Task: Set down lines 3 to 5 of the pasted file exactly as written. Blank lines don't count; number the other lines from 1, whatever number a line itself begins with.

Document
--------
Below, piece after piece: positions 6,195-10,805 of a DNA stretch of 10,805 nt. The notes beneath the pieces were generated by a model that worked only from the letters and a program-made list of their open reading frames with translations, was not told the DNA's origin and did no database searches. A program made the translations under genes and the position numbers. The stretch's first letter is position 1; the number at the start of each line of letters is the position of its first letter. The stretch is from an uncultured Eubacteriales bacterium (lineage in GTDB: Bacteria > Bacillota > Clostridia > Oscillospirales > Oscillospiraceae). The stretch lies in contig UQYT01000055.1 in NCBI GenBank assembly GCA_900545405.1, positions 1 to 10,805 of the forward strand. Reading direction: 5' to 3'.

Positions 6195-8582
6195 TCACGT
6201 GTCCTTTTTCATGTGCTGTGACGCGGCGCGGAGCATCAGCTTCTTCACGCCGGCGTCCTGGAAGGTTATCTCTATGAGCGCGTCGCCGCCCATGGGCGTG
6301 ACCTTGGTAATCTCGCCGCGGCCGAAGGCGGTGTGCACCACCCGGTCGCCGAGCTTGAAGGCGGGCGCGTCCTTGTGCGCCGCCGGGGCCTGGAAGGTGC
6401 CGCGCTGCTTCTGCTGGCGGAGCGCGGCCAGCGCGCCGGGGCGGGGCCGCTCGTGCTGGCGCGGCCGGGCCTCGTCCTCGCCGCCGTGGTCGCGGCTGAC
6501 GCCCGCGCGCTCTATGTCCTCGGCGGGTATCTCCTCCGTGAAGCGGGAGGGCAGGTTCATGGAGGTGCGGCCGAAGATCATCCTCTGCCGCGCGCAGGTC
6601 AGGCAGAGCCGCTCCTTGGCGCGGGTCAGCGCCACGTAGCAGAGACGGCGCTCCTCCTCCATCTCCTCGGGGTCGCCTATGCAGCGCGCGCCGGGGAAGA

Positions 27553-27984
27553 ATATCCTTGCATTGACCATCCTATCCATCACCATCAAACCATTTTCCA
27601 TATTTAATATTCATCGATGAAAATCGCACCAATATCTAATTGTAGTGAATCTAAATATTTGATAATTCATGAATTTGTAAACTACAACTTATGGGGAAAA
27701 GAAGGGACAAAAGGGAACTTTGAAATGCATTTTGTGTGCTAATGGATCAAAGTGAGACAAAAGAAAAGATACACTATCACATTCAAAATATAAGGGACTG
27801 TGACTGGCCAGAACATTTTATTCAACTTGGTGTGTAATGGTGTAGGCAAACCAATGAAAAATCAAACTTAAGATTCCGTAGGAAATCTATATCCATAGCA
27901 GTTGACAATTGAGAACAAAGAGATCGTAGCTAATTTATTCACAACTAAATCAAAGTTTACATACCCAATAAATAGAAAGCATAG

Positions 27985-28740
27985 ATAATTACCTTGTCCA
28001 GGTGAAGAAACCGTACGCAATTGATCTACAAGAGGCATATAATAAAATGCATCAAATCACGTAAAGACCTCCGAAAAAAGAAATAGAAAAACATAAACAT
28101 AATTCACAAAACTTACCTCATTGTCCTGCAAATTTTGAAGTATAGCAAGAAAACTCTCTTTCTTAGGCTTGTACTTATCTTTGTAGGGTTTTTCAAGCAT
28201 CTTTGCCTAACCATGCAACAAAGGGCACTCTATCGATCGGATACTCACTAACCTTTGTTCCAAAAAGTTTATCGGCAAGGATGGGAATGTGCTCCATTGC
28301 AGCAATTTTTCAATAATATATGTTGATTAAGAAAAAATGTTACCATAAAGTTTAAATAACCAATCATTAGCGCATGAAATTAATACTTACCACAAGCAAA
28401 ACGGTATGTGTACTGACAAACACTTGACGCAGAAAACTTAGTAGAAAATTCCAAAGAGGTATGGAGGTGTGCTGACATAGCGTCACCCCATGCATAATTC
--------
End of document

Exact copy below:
6195 TCACGT
6201 GTCCTTTTTCATGTGCTGTGACGCGGCGCGGAGCATCAGCTTCTTCACGCCGGCGTCCTGGAAGGTTATCTCTATGAGCGCGTCGCCGCCCATGGGCGTG
6301 ACCTTGGTAATCTCGCCGCGGCCGAAGGCGGTGTGCACCACCCGGTCGCCGAGCTTGAAGGCGGGCGCGTCCTTGTGCGCCGCCGGGGCCTGGAAGGTGC